There are a lot of practical ways in which you can show up but the best way we found is to eat together. This is the easiest thing to do. I would guess at some point during the week we all sit down with our families and have a meal. Invite other families to your meal. It doesn’t have to be elaborate. I think sometimes we feel we have to throw a big production when we have people over but we don’t. If you’re feeding your kids macaroni and cheese for dinner just make an extra box and have someone over. Or if it’s spaghetti and meatball night at the house throw a little extra spaghetti on. Just hanging out together regularly will help create a family atmosphere with those you’re living life with and be a huge blessing.
The other thing we have found is to hang out. This one takes a little bit more planning to do but next time you are going out on a date, to a show, movie, sporting event, restaurant, or wine tasting invite another family with you. Give them a few days to plan for it and do it together. You can also coordinate guys nights at the pub or girls days at the spa. Do this regularly. If you have kids go to the park together and share babysitters. Have fun together. Families hang out and have fun together.
As you get to know peoples names and stories then show up in their lives you will begin to understand what kind of needs you can meet. The side benefit is over time they will begin to bless you as well. This will take some intentionality. But if you are in the life of the people you will know how to serve them. You might find out that they struggle coordinating getting their kids around and you can help them. Maybe they had surgery and you can bring them a meal. Or they have car trouble and you have an extra car. Someones basement might flood and you know how to fix it. Or they lost their job and you can pool some resources to help them get to the next step. What if our communities pooled all of our resources and shared what we have. What if there was only 1 lawn mower for every 5 families or so that shared it rather than everyone buying a mower. This past week my neighbor brought home a snow blower for us both to use and we agreed plow each other’s walks. Or what if Saturday morning we all helped each other do yard work. The possibilities to serve each other are endless.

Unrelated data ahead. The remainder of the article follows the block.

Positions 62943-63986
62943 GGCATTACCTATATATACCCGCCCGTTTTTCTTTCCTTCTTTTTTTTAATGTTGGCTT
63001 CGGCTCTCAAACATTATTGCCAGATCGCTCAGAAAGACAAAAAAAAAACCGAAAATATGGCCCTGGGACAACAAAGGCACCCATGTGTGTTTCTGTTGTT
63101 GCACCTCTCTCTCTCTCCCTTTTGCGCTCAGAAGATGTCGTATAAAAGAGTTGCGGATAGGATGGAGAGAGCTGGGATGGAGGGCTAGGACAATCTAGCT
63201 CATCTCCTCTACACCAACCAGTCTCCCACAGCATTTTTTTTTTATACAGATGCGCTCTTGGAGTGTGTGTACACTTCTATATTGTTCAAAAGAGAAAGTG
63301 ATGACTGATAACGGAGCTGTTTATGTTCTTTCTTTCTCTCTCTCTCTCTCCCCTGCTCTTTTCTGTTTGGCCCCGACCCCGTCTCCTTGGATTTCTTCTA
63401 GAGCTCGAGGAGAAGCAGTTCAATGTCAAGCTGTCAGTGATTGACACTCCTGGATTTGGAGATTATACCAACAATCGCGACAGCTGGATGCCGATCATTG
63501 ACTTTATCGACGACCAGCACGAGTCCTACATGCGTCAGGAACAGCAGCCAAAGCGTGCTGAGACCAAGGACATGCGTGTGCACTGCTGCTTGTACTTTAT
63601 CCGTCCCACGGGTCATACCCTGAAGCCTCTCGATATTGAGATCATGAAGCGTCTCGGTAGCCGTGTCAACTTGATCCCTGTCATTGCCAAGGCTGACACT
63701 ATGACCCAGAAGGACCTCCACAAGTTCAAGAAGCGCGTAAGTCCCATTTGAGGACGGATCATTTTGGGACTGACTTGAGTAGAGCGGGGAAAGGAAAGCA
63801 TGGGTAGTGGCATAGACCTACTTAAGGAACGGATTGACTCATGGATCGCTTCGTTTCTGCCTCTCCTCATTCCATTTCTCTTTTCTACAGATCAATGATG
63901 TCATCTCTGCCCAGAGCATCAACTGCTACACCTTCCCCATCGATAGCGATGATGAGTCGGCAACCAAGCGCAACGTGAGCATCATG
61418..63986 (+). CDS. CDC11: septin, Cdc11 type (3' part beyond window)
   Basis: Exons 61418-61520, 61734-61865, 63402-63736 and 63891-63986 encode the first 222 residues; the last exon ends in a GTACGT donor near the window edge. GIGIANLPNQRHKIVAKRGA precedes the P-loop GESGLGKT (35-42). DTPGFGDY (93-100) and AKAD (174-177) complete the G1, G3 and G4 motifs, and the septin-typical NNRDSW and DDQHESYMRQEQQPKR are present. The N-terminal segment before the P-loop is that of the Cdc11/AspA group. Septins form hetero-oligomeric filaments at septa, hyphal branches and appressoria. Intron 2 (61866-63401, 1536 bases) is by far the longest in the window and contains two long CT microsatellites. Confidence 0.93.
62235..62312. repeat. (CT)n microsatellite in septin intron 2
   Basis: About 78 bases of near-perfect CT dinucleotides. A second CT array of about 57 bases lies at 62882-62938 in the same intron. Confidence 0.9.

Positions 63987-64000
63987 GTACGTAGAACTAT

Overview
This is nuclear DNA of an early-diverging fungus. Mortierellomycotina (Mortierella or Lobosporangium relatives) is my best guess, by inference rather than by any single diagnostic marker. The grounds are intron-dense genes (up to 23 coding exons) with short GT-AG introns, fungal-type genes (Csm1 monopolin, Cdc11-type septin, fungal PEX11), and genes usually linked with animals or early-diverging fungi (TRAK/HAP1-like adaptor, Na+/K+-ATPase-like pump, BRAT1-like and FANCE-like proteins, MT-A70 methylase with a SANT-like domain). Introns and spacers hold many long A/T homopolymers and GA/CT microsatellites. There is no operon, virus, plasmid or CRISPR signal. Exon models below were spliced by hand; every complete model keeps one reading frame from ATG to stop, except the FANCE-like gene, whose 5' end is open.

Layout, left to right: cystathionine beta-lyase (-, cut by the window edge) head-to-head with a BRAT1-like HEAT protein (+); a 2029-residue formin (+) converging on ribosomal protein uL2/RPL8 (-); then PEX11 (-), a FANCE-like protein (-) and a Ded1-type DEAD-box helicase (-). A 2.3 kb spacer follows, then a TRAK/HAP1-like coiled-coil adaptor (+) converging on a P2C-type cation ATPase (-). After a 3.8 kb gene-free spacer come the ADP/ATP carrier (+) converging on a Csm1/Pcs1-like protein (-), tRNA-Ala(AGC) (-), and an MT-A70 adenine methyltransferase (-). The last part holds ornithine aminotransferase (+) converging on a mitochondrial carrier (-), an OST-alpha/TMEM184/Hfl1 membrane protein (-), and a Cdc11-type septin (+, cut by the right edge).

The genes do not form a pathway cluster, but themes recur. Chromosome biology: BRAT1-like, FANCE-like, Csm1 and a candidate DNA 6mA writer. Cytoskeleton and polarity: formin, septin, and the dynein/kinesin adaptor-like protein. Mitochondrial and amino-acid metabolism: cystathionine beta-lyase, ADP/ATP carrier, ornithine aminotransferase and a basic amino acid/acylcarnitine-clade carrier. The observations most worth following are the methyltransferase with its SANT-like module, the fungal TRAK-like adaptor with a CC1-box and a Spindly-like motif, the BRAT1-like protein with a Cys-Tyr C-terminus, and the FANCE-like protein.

Jesus sent his disciples out 2 by 2 in teams. It is important that we take this practice to our own lives and we bless families as a family on mission. Do these things in community. You will find that you have certain gifts that others don’t have and they have gifts you don’t have. My wife and I complement each other well and our broader church community complements us even better. Even if you are single with no immediate family at home you can bless other families as a family through your church community. Families are best blessed with Kingdom Incarnation through a family that lives together on a mission.
Dr. Matthew Murphy is Professor of Missional Living and Missional Community Specialist in the Department of Missional Living in the School of Missional Practice at Missional University. His academic credentials include a B.A. in Christian Education from Cedarville University, a M.Div. from Alliance Theological Seminary, and a D.Min. in Leadership in the Emerging Church, Semiotics and Future Studies track at George Fox Evangelical Seminary where he studied under Dr. Leonard Sweet.